Ripple was founded in 2012 in order to fill a need in the international business market for a fast and efficient way to transfer funds from one country to another. XRP is the cryptocurrency tailored to work on the Ripple network. The goal of Ripple is to establish a blockchain that will be used to verify financial transactions. Ripple was designed from the very beginning to essentially be a replacement for SWIFT CODE, a leading money transfer network used by major banks across the globe. So far Ripple has received significant interest from major banks around the world.
Considering the size of the worldwide remittances market, the possibilities for adoption of the Ripple technology would be astronomical. The World Bank estimated that in 2018 that $529 billion worth of remittances were made to low- and middle-income countries. Add to that the amounts transferred between banks – $1.4 trillion in 2018 according to the Bank for International Settlement. Thus, Ripple wants to act as a global settlement network and hence works closely together with banks, payment providers and other financial institutions. The goal of Ripple is to serve as a flexible middleman currency in order to facilitate the exchange of any unit of value.
A host of well-known financial institutions have started exploring Ripple, including Santander, UBS and Union Credit. Santander, for instance, has built what it calls a “payment corridor” between the US and Latin America using Ripple’s xCurrent software, allowing for fast and free money transfers.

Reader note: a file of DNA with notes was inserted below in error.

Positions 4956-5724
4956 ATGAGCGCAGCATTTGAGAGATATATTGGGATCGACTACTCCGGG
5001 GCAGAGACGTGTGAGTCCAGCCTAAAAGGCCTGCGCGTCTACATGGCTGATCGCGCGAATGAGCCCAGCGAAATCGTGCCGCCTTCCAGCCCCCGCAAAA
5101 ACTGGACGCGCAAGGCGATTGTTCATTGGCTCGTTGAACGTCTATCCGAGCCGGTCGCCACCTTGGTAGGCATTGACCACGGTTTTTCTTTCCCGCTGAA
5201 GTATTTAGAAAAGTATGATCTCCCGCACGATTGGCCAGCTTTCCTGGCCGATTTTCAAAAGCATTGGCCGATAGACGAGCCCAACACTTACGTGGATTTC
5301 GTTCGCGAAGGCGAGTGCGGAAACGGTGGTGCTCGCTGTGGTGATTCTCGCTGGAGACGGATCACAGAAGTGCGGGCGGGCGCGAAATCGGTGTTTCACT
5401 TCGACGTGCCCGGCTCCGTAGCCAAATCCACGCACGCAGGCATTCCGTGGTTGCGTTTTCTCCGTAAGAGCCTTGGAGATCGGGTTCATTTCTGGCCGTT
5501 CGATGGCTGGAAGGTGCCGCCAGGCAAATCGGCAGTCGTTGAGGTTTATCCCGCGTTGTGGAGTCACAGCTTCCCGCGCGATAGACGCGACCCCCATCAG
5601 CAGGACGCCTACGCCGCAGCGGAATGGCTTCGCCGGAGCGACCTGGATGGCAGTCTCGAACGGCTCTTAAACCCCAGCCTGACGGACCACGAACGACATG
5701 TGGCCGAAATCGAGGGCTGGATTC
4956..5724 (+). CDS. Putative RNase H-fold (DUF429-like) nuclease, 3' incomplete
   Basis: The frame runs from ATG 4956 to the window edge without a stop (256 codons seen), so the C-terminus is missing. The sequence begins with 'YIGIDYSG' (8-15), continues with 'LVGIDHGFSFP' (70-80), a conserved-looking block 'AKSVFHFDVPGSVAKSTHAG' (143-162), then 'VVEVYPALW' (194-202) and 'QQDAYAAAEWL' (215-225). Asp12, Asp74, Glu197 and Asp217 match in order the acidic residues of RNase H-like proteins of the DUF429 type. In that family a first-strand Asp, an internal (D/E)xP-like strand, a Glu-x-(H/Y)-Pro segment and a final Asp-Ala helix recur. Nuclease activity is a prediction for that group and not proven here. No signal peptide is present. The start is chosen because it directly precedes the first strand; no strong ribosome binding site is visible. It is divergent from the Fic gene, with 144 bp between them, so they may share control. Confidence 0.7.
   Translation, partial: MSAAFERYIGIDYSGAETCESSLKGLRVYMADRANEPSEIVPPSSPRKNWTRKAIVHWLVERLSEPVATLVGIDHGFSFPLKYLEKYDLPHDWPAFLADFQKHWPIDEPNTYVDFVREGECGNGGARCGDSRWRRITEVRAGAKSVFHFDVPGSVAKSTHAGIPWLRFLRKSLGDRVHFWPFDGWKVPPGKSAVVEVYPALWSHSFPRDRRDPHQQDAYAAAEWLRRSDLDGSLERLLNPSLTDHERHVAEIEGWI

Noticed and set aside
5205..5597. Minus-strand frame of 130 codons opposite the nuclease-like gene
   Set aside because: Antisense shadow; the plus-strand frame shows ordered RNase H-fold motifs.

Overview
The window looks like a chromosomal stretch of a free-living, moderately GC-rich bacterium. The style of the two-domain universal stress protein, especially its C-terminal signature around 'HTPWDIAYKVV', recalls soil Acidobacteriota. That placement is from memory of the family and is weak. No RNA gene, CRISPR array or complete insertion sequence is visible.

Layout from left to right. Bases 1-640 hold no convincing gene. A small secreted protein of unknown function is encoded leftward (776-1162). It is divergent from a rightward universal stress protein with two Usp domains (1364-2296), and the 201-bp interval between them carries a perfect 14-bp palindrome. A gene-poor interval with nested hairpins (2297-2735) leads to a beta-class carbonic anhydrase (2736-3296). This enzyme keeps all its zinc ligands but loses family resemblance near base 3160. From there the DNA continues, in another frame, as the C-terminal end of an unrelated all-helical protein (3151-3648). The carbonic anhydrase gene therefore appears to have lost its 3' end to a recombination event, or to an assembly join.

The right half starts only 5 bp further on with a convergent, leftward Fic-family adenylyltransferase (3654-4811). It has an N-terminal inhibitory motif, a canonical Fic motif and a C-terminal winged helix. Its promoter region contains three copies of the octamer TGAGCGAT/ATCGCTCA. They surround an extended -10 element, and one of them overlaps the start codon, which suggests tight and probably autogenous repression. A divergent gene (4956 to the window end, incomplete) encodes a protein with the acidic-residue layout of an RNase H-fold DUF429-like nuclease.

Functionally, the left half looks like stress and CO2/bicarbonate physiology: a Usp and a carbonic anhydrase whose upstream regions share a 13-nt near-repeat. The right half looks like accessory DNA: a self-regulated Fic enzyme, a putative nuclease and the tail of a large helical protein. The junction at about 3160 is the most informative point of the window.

Despite its ambitions, Ripple is currently tied up in legal troubles with the Securities and
Exchange Commission (SEC), accusing Ripple of selling XRP tokens in violation of
securities law. although that’s hardly prevented XRP from surging in value with other cryptos. But the recent news coming out of the SEC lawsuit has been very positive for Ripple, thanks to several legal victories. The ongoing saga concerning Ripple and the SEC revolves around one central question: is Ripple a security or a currency? If it’s a security, then the SEC has jurisdiction over Ripple. If XRP is a currency, then the SEC does not. The judge presiding over the ongoing case stated in the courtroom that Ripple is seemingly a currency.
Regardless of the SEC outcome, Ripple’s fundamentals have improved tremendously outside of the USA, as many international financial institutions have signed up on Ripple’s network. And if Ripple garners 25% of the approximate $2 trillion world’s remittance market XRP token price can go through the roof, our Elliott Wave Count is already pointing to that direction.